The military records of the 50,000 men and women who took part in the Easter Rising and the War of Independence are now available in the newly opened Military Archives at Cathal Brugha Barracks in Dublin.

The files, dating from the 1940s onward, have been moved to the Rathmines archive which was opened by Ireland’s President Michael D Higgins and the Minister for Arts, Heritage and the Gaeltacht, Heather Humphreys, on Tuesday. The archives are the fourth of nine Irish government-funded “permanent reminders” being built for the 1916 commemorations.

The newly released military records offer new information on individuals and incidents in the period up to the Civil War (1922 to 23). Applications for military service pensions have been digitalized and can be accessed online. Although work is still ongoing at the archives anyone can search through the records online.

Released online by the National Archives - Claims for compensation after the 1916 Rising :

— Shane Wilson (@shanew147) April 21, 2016

The searchable online database links to summary details of 66,174 files of more than 47,500 applicants, including almost 200 who applied for the 1916 medal. The 1916 Medal recognized those who were engaged in active service during the 1916 Rising and those who served during the period 1917-1921.

Pat Brennan, senior archivist and project manager told the Irish Examiner, “While there are some well-known names included, the series is a great tribute to the sworn membership, the men and women of the IRA and Cumann na mBan who carried out support roles to the active service fighters in both organizations.”

He continued, “The members of Na Fianna Éireann played a valuable part too. Without their contribution, the War of Independence could well have taken a different course.”

Speaking at the launch of the Archives President Higgins referred to the ceremony, which took place at the Barracks, on Tuesday morning, commemorating the centenary of the murder of the pacifist, socialist, suffrage activist and journalist Francis Sheehy Skeffington, and of his fellow journalists Thomas Dickson and Patrick McIntyre. The three men were executed at the Cathal Burgha Barracks, which were then called Portobello Barracks, by a firing squad of seven men under the command of Captain Bowen-Colthurst of the Royal Irish Rifles, without any trial or any charges having been brought against them.

President Higgins officially opens the newly refurbished military archives at Cathal Brugha barracks #1916

— Conor Hunt (@conorfhunt) April 26, 2016

He continued, “Injustice also defined the treatment of Hanna Sheehy Skeffington, who suffered the invasion of her house, attempts at blackening her name, and who was refused access to her murdered husband’s personal effects.

“The man bearing responsibility for the horrendous execution, Captain Bowen-Colthurst, was released after a brief hospitalization and awarded a military pension. The fact that one of his victims, Francis Sheehy Skeffington, had been endeavoring to prevent plunder and destruction from spreading as the fighting was unfolding in Dublin City on those early days of Easter Week only reinforces the cruelty of the event.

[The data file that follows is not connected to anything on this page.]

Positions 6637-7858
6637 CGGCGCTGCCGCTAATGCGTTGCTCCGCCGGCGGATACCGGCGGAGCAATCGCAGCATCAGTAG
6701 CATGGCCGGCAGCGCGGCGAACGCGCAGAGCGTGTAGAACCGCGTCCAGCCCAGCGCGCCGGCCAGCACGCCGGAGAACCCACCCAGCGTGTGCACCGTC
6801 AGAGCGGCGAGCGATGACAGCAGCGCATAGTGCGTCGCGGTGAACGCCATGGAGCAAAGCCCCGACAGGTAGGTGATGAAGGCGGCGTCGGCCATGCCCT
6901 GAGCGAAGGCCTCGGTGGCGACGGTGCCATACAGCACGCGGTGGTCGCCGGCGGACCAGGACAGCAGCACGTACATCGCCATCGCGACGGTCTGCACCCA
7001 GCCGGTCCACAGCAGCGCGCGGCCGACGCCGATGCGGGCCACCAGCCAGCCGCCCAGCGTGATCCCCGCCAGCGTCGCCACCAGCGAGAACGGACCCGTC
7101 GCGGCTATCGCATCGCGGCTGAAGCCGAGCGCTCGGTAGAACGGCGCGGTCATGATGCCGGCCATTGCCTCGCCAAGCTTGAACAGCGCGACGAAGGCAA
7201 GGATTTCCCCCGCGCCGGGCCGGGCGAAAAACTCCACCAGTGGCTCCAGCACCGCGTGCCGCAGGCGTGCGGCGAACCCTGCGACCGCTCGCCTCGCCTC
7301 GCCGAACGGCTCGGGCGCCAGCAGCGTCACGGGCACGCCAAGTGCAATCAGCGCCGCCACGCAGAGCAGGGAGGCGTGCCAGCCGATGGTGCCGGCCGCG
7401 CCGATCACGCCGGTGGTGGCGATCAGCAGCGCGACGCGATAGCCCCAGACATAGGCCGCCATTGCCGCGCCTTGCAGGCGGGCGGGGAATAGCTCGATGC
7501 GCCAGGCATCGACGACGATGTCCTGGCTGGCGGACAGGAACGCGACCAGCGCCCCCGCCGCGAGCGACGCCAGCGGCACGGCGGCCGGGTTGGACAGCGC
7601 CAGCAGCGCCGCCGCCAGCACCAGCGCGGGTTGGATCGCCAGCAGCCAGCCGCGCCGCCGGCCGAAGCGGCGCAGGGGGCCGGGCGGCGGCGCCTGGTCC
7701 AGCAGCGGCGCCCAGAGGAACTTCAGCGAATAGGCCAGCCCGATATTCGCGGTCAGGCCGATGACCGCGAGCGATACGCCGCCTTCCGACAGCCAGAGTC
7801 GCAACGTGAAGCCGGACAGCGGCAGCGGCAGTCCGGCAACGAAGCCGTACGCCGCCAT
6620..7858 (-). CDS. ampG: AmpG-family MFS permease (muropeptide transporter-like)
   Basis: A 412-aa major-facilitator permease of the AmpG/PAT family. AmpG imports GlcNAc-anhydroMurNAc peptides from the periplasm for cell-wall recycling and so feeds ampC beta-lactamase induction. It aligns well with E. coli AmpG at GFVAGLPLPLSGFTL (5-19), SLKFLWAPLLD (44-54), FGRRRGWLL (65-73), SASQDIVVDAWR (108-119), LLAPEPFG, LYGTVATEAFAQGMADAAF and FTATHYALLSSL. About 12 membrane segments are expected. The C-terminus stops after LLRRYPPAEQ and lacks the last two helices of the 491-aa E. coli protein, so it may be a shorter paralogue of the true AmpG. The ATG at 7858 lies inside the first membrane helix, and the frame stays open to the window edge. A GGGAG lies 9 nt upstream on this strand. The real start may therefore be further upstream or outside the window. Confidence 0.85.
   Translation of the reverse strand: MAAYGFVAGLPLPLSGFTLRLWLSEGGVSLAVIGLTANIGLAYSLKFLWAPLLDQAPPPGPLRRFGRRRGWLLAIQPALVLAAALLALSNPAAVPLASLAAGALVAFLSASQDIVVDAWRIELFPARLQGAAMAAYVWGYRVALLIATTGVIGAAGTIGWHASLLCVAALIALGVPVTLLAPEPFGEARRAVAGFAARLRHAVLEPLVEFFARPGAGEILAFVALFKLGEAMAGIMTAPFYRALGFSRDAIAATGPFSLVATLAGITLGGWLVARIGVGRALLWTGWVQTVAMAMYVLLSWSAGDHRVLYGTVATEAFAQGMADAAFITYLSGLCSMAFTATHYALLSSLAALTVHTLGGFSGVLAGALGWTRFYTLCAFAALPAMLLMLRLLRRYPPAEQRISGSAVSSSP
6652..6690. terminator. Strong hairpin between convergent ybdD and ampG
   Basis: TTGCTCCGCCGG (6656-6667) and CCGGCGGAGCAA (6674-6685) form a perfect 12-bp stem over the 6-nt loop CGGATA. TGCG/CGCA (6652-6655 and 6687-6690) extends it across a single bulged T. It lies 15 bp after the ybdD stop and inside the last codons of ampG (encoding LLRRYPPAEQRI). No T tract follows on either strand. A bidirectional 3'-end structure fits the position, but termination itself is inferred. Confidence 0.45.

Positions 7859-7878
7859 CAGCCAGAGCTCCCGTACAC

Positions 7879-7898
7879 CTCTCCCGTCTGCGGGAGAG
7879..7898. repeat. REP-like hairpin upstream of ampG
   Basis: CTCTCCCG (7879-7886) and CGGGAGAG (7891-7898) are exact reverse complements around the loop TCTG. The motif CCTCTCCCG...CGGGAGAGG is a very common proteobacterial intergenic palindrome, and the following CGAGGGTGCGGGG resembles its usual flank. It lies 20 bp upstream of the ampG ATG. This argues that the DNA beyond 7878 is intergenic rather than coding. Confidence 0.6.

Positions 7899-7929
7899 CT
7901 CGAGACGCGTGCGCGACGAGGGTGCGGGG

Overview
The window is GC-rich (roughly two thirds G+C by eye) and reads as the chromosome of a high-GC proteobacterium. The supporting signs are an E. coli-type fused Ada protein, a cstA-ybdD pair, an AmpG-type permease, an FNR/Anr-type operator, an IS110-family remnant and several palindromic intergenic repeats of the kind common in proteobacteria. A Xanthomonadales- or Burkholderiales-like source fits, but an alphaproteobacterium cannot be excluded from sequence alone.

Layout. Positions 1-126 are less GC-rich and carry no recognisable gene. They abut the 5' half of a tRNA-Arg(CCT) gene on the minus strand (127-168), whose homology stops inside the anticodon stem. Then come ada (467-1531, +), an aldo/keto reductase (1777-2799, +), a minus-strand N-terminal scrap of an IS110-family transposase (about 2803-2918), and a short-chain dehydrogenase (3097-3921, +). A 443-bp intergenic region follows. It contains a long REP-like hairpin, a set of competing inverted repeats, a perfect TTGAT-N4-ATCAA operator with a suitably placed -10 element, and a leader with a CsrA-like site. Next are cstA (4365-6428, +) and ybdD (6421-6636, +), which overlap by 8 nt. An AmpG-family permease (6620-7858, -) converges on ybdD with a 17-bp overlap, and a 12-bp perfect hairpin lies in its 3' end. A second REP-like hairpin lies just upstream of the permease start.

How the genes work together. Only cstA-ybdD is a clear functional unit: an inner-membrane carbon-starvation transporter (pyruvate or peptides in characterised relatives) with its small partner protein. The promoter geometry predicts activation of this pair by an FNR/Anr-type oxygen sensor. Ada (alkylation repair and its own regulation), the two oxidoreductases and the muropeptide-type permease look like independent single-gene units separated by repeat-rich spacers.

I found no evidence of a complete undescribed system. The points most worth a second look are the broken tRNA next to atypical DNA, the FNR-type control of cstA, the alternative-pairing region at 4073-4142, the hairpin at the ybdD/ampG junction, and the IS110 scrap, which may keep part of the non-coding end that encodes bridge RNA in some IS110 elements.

“Cathal Brugha Barracks are thus a very important place of memory for us – as the site of extra-judicial executions that symbolize the worst kind of arbitrary rule; and, today, as the repository of crucial records of our past.”

The President also noted how personally significant the release of the files was to him and his family as they contain information about his own father, paternal uncles, mother and father’s sisters who were all active in the War of Independence.

Higgins said, “My father, John, enlisted with his brothers in the Ballycar Company of 1st Battalion, East Clare Brigade, during the War of Independence. He went on to serve for most of the period with the 3rd Battalion, Charleville, in the Cork no.4 Brigade. My mother was Vice-chair of Cumann na mBan in Liscaroll, and her brother was adjutant of the local Battalion. My father’s sister was in Cumann na mBan in Ballycar, Co. Clare.

“The Civil War divided my father’s family. My uncle Peter was in the National Army; he took part in the handover and served in Renmore Barracks, Galway. My father spent part of the year 1923 as an internee in what was known to the prisoners as Tintown, in the Curragh camp. The Pension files record his long and exhausting battle for a small pension, which was eventually granted in 1956, almost 22 years after his first application in 1935.

He added that “the Pensions files tell many personal stories of hardship, as so many who fought for Irish Independence then struggled to support themselves and their families in the subsequent decades, and as some found themselves excluded from the pension scheme, because of their gender, class or political choices.”

Minister Humphrey added, “The collections in the Military Archives, which stretch from 1913 to the present day, are a key part of our documentary heritage, allowing historians, academics and anyone who is interested in our shared history to understand our past more clearly and explore the nation's family history.”

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Here’s some raw footage from British Pathe from 1916: